Obviously, one failed documentary doesn’t spoil the rest I’ve been watching, and there are a shed-load of Radio 4 programmes I can explore this week covering the subject (though I’m a little nervous about the bias I may find). Alas, it’ll have to be back to books – off to the Verso website to check out the books by Mieville and Ali … :((

A bit of an epiphany


In my spare time (what spare time, you might ask) when I’m not reading or wasting precious moments watching YouTube, I have an extreme fondness for BBC documentaries – BBC4 usually, but sometimes those on BBC2 and even BBC1 as well. And I have to say that I’ve been rather well-served over recent months.

Particular standouts were (and are – some are still ongoing) Richard Clay’s Utopia 3-part series on BBC4; the Alan Yentob BBC1 “Imagine” programme on Margaret Atwood; Simon Reeve’s “Russia” series; Suzy Klein’s BBC4 three-partner on classical music under totalitarian regimes; a sweet little half hour on the same channel covering Philip Larkin‘s sideline as photographer; and a veritable slew of fascinating programmes on poetry that hit the BBC at the beginning of the month.

The epiphany I refer to came during a fascinating look at W.H. Auden‘s work and its continuing resonances in our fractured times. I confess I’ve read very little Auden, so this was a real eye-opener featuring some amazing verse, some lovely comments from other writers (Alan Bennett was a treasure) and powerful reminders of just how relevant and immediate poetry can be.  I found myself responding quite emotionally to some of the work and it sent me off digging in the stacks, because I was sure I had an Auden book somewhere – and fortunately I do!

I think it arrived recently, and I can’t remember what prompted me to order it, but I’m very glad I did. I can see I shall be dipping into this volume and I thought I would share one particular verse that spoke to me (for obvious reasons, most likely…) and it’s called “Epitaph on a Tyrant”:

Perfection, of a kind, was what he was after,
And the poetry he invented was easy to understand;
He knew human folly like the back of his hand,
And was greatly interested in armies and fleets;
When he laughed, respectable senators burst with laughter,
And when he cried the little children died in the streets.

I’d recommend tracking down any of these which are still available on the BBC iPlayer, as they don’t stay there forever. Meanwhile, I’m off to check the TV listings pages; because I find if I’m too tired to read but still want intellectual stimulation, BBC documentaries are just the ticket! 🙂

(And memo to self – you need to read more poetry!!!)


Reading – an update… plus that T-word again….


You might have notice a slight thinning out of reviews recently, and I confess that I’ve slightly been in the doldrums with regards to reading.  Partly I put this down to busyness at work, the change of seasons, the first cold of the winter (and it was a stinker) and tired eyes! But I did approach a revisit to “Crime and Punishment” via the lovely OWC hardback with great anticipation, and was a bit fed up when it went pear-shaped…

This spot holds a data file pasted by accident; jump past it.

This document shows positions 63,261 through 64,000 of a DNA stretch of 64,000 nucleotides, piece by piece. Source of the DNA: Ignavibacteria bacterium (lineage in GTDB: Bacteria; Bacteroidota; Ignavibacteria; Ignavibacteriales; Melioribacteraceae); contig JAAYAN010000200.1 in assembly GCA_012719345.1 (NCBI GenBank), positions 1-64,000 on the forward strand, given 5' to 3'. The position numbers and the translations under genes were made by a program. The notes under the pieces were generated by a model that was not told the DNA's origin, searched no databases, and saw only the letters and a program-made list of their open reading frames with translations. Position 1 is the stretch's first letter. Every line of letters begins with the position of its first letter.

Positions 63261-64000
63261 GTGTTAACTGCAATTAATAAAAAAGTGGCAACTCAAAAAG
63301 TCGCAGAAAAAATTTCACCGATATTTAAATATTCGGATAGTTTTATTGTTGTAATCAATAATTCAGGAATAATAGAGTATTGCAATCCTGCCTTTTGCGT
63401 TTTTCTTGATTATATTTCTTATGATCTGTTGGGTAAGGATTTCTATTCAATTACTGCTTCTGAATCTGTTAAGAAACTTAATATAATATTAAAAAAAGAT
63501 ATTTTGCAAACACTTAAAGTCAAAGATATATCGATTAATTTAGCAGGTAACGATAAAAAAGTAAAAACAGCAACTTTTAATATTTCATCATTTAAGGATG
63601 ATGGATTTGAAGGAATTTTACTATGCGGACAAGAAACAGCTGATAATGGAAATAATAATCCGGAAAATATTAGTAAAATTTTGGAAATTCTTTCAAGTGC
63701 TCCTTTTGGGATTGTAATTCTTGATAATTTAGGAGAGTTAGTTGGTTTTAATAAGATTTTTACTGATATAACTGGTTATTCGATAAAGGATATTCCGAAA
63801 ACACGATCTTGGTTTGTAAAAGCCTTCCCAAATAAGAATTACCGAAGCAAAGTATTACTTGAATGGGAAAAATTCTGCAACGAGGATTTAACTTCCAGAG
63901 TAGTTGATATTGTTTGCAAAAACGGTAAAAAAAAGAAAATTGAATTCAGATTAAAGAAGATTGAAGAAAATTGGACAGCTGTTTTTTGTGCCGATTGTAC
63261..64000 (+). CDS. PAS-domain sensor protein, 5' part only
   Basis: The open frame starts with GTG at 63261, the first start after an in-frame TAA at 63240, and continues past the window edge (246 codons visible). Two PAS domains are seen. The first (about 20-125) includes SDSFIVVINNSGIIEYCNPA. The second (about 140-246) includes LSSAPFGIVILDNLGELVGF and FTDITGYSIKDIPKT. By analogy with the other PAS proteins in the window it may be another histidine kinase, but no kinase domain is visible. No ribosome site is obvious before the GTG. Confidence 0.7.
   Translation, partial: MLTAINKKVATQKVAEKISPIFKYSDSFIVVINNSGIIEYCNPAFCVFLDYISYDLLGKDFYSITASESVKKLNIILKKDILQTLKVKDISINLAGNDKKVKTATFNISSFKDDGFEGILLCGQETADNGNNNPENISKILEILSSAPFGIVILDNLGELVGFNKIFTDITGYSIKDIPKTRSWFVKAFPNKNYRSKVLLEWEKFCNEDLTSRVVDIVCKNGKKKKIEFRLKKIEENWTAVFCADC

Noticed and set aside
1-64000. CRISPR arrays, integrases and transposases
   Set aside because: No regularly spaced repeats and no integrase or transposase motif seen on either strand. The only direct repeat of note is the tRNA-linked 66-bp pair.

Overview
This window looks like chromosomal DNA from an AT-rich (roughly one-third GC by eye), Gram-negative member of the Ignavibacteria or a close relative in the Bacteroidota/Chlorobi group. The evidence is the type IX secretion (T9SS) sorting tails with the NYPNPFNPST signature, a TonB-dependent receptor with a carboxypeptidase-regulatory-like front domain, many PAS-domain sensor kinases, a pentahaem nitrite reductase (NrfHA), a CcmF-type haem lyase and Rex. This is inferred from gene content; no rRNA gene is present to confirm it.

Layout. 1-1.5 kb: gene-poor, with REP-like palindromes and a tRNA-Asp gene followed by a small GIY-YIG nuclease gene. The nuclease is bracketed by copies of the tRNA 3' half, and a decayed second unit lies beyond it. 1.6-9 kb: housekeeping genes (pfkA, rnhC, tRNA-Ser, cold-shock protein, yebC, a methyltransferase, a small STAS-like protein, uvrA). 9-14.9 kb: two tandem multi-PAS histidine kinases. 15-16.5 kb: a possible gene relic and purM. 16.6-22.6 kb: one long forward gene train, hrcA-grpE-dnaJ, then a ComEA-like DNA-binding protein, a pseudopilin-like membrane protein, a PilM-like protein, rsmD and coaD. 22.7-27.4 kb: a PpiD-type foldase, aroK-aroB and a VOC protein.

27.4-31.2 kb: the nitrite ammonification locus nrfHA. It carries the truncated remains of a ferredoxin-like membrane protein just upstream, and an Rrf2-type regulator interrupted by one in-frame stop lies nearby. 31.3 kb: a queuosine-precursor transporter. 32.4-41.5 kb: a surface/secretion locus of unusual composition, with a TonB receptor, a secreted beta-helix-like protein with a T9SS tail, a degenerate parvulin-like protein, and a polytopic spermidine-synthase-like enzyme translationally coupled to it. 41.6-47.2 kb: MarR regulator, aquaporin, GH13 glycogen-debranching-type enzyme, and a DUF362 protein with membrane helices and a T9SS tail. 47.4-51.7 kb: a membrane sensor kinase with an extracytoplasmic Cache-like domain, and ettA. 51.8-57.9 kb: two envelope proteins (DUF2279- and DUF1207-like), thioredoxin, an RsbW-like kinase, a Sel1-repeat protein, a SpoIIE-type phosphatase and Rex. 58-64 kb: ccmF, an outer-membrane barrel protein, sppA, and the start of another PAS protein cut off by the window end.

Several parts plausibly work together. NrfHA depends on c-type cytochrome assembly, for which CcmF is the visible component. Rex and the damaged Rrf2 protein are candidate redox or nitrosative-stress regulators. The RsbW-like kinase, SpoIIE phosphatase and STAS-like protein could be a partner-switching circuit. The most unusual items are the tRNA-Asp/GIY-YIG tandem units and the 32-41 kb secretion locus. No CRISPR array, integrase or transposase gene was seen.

I knew I already had two copies of C&P – the original ancient Penguin I read decades ago, translated by David Magarshack, and a more recent Penguin rendered by David McDuff, of which I’d heard good things. I picked up the latter specifically for a re-read, but I couldn’t resist starting the lovely Oxford version, translated by Nicholas Slater Pasternak, and I did indeed get several chapters in…

However, for some reason I found myself struggling to engage. I’m still not sure why, but I ended up putting this version down and picking up the McDuff, and I’m currently sailing through that and absolutely loving it. It obviously has nothing to do with the physical book, because the Oxford is lovely with clear type and nice big white pages; the McDuff Penguin is a larger format and also quite readable but probably less so than the Oxford.

It’s hard to put my finger exactly on why I wasn’t gelling with the Oxford, but the best I can say is that it read too smoothly. I expect to anticipate a kind of nervous energy in Dostoevsky, and I didn’t feel that here. McDuff also translated the version of Brothers Karamazov I read, and I found that version resonated with me too. So obviously, as I’m continuing with the version that speaks to me I shall keep on reading the Penguin McDuff – though having two sets of notes and supporting material to refer to is quite a bonus!

I confess I’m a little disappointed that the Oxford version didn’t work for me, though it will no doubt be ideal for other readers. And I’m keen to read one of these lovely books, so maybe I should step out of Russia for a read soon, and try to read one of Austen’s great works during the centenary year of her death.

“Sense and Sensibility” is one of her titles I know I haven’t read – so perhaps that should be a near-future read. Onward and upward! :))))

Coming soon – the #1968Club!


Yes, those of you who are paying attention will realise that it’s nearly time for another reading club, hosted by Simon at Stuck in a Book and myself! We’ve been gradually making our way through the decades of the 20th century, choosing a year from each one to focus our reading upon, and we’ve reached the 1960s! We’ve also shuffled the dates on by a week, and the club will be taking place from 30th October to 5th November – so do join in.